Whernside from Dent return through Deepdale.

Start. Dent.

Route. Dent - Church Bridge - Dales Way - Mill Bridge - Dyke Hall Lane - Craven Way - Whernside Tarns - Knoutberry Hill - Whernside - White Shaw - Deepdale Head - Mire Garth - Dyke Hall Lane - Mill Bridge - Dales Way - Church Bridge - Dent.

Notes. This walk's becoming a tradition, almost an annual excursion, I haven't got a set day or date yet, one thing's for sure, it's by far the best route up Whernside. Whether you walk in using the Occupation Road above Dent or as I did, along the banks of the River Dee, striding out on the Dales Way before ascending the Craven Way one of Yorkshire's many green lanes, this old pack horse route and 17th to 18th century drove road crosses the flanks of Whernside making an ideal route of ascent.

The oddly named Boot of the Wold marks the summit of the Craven Way, here I turned south ascending on a green path passing Whernside Tarns before traversing Knoutberry Hill, after a short crossing a stile allowed access to Whernside's busy summit ridge. From the summit I descended west, crossing Cable Moss an area of extensive shake holes before reaching Thornton Lane, after a short walk over tarmac a stile allowed access to the fields of Deepdale. An initial steep descent followed before a delightful stroll through the valley, passing a number of farms (some abandoned some not) en route to Dyke Hall Lane. From the end of the lane I stepped back onto the Dales Way, all that remained to re-trace my steps to Dent.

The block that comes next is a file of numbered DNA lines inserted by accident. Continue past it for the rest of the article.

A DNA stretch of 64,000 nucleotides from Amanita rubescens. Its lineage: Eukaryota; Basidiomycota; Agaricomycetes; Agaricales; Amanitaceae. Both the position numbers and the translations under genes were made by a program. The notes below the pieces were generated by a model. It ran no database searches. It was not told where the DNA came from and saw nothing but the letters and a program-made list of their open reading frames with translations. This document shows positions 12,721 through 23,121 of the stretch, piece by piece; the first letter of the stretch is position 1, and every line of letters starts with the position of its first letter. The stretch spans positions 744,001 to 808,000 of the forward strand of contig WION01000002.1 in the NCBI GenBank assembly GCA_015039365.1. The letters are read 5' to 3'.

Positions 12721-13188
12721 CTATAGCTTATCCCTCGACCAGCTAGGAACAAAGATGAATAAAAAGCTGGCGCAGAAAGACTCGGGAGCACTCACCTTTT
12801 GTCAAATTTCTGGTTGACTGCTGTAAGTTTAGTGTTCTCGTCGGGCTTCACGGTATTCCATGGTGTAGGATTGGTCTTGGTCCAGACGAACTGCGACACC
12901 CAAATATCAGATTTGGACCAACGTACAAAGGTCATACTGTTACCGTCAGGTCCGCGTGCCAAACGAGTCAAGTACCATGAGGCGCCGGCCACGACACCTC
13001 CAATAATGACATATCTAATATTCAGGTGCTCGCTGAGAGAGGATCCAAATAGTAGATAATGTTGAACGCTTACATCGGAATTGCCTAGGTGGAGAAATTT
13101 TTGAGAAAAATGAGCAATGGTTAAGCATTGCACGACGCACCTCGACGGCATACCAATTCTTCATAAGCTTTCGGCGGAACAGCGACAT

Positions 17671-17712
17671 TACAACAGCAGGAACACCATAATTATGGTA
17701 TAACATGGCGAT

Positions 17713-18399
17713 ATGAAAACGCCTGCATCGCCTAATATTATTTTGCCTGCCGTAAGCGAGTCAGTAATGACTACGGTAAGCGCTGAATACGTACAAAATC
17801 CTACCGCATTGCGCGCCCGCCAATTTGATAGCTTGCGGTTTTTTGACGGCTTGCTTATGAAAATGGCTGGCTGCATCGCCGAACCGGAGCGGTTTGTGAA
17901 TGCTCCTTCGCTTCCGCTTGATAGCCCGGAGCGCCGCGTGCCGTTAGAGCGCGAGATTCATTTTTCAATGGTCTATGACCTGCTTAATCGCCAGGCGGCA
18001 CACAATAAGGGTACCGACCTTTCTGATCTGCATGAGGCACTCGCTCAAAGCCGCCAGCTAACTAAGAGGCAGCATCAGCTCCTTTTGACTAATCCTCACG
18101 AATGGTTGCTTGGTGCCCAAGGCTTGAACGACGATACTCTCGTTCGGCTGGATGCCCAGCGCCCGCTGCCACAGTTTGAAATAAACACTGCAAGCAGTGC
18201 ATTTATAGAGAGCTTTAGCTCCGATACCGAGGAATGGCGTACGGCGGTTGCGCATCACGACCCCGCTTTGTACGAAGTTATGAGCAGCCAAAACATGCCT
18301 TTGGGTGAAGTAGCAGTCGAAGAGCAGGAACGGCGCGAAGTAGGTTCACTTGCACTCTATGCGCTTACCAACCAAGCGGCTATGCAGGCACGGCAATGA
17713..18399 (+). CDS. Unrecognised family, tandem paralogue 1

view route map.


Seen from the banks of the River Dee the bulk of Whernside rises above Deepdale.

Guarding the entrance to Barbondale, Combe Scar and Barkin Top mark the southern edge of the Middleton Fells.

The mighty combe seen from the Dales Way on the banks of the Dee.

Ascending the Craven Way with views to Calf Top, Barkin Top and Combe Top behind.

Looking to the head of Deepdale.

Views over Dentdale to the slopes of Aye Gill Pike.

Deepdale in sunlight and shade with Great Coum dominating the scene.

Spectacular views the length of Dentdale.

A glimpse of Baugh Fell over Aye Gill Pike.

Classic Drove Road, almost as wide as the A6, cattle in their thousands would be driven south from as far north as Crieff in Scotland, to be traded at Gearstones at the head of Ribblesdale.

I've now left the Craven Way to make the long easy ascent over Knoutberry Hill, the view, Great Knoutberry Hill across upper Dentdale.

Seen across Whernside Tarns the hill it's self, looking rather small and insignificant from back here.

Pen-y-ghent as seen from the peat hags on Knoutberry Hill.

Taking a breather on the summit of Whernside with a stunning view to Ingleborough.

The summit of Whernside provides a fine view point, here we have the Pen-y-ghent skyline over Ribblesdale, I mentioned the drovers earlier well, the land to the left of the viaduct is where the beasts were left to graze while deals were done at Gearstones, just out of shot to the left, of course the Settle to Carlisle railway had yet to be built.

Walkers on the summit ridge with views over Greensett Moss.

On the far skyline the hills of Bowland, with Gragareth in shadow across Kingsdale.

I didn't expect to see that descending the western slopes of Whernside, Ingleborough looms dark on the horizon.

A wonderful view over Deepdale with the Howgill Fells across the skyline.

Mire Garth with views to the head of Deepdale.

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